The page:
In recent years the increased focus on mental health issues and subsequent increases in federal funding, have created an environment where significant change should be possible. However, two years after the federal government proudly focused on mental health in the 2011 budget – Sebastian Rosenberg reminds us that announcing the funding is the easy bit.
Many thanks to Sebastian Rosenberg, Senior Lecturer, Brain and Mind Research Unit, University of Sydney. Sebastian writes:
The recent decision by the Federal Minister for Mental Health and Ageing Mark Butler to redirect $247m in funding for new early psychosis treatment centres from the States and Territories to headspace further highlights the moribund nature of our federalism in relation to reform of mental health.
Professor Patrick McGorry’s tenure as Australian of the Year in 2010 brought our national mental health crisis into sharp relief. Perhaps his lasting legacy however was to persuade the Federal Government to invest in a new nationwide roll out of the Early Psychosis Prevention and Intervention Centres (EPPIC). EPPIC is a service model McGorry has been running successfully in Melbourne since 1992. He and his team have worked to develop an innovative and holistic approach to care for young people facing the onset of psychosis. They have then rigorously evaluated the outcomes of their care which have been remarkable and positive; giving new hope to young people being able to avoid lifelong disadvantage, complete their education and training and instead pursue trajectories towards living what the National Mental Health Commission term ‘a contributing life’.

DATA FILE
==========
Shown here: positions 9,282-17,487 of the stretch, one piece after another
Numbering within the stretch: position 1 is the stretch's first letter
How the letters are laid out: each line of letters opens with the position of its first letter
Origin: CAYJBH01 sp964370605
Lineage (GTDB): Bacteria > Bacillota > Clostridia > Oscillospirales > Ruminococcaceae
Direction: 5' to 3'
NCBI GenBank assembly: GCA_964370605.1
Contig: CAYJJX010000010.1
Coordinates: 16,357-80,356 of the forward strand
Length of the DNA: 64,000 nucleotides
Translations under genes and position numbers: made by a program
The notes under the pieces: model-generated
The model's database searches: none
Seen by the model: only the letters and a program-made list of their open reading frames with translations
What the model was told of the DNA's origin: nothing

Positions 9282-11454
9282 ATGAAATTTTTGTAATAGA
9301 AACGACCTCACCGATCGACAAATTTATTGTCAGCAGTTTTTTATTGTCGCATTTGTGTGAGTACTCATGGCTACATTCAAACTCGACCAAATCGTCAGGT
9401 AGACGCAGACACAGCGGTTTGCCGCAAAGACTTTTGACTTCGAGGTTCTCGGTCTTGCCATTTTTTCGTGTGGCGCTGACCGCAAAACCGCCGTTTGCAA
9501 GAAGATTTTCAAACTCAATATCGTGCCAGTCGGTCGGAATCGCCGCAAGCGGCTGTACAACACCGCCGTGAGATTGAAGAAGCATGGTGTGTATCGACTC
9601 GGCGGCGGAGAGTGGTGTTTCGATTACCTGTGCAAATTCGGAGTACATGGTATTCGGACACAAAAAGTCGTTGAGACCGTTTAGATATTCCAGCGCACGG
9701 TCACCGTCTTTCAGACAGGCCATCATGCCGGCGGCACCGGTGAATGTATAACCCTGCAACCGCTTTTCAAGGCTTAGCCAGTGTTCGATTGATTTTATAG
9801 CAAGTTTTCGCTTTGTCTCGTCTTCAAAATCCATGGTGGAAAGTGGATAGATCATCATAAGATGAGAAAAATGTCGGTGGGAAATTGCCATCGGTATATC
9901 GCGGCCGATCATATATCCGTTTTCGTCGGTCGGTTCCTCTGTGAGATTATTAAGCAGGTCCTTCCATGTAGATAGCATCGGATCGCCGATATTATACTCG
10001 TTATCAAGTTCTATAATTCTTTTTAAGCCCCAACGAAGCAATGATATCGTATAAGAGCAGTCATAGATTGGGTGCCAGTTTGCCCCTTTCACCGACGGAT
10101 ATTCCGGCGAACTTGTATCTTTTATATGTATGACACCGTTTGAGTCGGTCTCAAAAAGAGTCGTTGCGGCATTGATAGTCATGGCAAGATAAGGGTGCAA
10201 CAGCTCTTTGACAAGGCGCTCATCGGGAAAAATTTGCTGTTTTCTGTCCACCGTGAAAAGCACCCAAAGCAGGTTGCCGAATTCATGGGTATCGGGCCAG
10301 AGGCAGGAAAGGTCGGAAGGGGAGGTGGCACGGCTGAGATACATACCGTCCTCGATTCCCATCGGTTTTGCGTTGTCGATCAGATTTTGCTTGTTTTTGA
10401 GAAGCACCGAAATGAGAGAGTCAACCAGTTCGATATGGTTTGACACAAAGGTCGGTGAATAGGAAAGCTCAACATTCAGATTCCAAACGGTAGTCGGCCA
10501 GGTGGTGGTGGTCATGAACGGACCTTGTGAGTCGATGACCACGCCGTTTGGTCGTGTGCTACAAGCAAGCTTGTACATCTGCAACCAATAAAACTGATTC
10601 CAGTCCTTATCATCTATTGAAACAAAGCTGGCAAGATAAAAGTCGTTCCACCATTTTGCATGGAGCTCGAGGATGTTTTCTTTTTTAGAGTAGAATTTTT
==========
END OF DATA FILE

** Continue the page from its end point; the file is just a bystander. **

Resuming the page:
McGorry’s results attracted first the Federal Opposition’s, and later the Federal Government’s attention. Prime Minister Gillard had already stated that mental health would be central to her Government’s second term agenda. An initial allocation of $24.5m was made in the 2010 Budget and a further $222.4m was made in the 2011 Federal Budget – this was the budget of which Wayne Swan was so proud to declare had mental health as its centrepiece.
Together these announcements, would fund a network of 16 new centres like EPPIC to be rolled out and fully complete by 2016. The May 2011 press release issued by Butler announced the EPPICs would be “delivered in partnership with the states and territories”.
Three years on (or two if you ignore the 2010 announcement) and how have we gone? Not a sod turned. Not a brick laid. Not a client seen. What has happened?
The Federal government entered into negotiations with the jurisdictions about how the EPPICs would be built and how they would knit into the fabric of mental health services run by the states and territories. Inadequate as they may be, the states and territories all currently run specialist mental health services for young people. A National Partnership Agreement was announced as part of the 2011-12 Federal Budget, allocating each jurisdiction a notional amount of the total new funds, pending finalisation of negotiations.
In January 2012, the Victorian Minister for Mental Health, Mary Wooldridge, issued her own press release calling on co-investment by the Federal government to match that state’s commitment so that the new EPPIC services would be “delivered in a partnership of metropolitan public mental health services and specialist mental health services from rural regions in Victoria”. McGorry’s existing EPPIC in Melbourne operates likes this now, as part of the suites of services run by the Melbourne Health Metropolitan Health Service.
In other words, Minister Butler and the Department of Health and Ageing needed to work consultatively with the states and territories to design mutually suitable arrangements so as to make the new EPPICs fit local circumstances. Our patchwork national mental health ‘system’ in fact varies considerably depending on where you live in Australia.
Each state does things differently. This made Butler’s job a little more demanding, but no more so than dozens of his predecessors. And while health generally is a responsibility shared by the Federal and state governments, in mental health and community mental health in particular this split in responsibility is now a ravine.